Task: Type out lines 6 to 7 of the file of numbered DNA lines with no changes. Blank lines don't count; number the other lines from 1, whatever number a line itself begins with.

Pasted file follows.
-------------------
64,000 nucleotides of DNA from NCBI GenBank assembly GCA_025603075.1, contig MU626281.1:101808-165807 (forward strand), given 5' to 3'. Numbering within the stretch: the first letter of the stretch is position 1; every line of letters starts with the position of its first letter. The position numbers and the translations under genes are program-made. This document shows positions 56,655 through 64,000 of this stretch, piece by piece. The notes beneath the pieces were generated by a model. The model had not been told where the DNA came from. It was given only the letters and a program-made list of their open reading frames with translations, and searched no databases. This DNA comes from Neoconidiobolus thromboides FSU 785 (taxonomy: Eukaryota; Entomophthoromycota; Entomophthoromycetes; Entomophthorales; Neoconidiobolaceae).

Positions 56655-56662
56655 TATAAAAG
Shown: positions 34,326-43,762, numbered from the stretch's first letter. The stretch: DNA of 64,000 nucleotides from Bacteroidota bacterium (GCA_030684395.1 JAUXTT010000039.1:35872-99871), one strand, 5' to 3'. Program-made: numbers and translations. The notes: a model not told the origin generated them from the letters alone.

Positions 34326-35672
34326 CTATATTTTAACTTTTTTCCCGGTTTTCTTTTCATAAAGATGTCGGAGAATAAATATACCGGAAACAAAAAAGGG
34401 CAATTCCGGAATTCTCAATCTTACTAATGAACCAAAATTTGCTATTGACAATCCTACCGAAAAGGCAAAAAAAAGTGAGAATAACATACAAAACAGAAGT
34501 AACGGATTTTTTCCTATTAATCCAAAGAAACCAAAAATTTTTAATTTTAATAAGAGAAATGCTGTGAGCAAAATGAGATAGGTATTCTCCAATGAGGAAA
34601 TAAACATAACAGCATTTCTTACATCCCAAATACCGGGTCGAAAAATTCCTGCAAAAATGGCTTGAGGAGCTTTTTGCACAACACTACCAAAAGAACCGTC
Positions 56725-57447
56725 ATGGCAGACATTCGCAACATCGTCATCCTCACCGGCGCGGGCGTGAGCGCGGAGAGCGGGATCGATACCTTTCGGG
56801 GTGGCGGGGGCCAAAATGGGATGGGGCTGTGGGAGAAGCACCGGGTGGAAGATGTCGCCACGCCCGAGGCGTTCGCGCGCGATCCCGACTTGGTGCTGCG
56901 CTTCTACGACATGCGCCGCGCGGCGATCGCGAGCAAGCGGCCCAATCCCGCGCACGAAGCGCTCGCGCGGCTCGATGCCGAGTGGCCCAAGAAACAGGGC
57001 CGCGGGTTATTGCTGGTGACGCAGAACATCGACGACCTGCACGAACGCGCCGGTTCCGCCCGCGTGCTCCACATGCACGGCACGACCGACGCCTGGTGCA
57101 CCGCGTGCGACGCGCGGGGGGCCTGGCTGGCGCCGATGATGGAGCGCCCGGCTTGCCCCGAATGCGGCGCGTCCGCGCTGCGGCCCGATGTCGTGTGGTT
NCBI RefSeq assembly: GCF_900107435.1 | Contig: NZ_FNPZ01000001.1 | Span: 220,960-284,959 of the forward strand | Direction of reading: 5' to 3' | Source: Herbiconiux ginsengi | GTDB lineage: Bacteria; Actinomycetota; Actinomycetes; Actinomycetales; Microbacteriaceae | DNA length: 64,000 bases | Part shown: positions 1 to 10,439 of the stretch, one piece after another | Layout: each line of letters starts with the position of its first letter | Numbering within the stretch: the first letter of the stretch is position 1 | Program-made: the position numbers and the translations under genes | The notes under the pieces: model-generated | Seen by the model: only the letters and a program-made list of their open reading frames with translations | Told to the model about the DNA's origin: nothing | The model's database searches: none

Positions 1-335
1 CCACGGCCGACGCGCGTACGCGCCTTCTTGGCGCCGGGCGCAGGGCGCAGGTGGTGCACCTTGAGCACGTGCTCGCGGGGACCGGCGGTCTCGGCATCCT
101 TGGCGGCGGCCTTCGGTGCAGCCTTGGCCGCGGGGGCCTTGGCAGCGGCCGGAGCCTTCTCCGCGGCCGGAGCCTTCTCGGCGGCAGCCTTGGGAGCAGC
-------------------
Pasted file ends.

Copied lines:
34326 CTATATTTTAACTTTTTTCCCGGTTTTCTTTTCATAAAGATGTCGGAGAATAAATATACCGGAAACAAAAAAGGG
34401 CAATTCCGGAATTCTCAATCTTACTAATGAACCAAAATTTGCTATTGACAATCCTACCGAAAAGGCAAAAAAAAGTGAGAATAACATACAAAACAGAAGT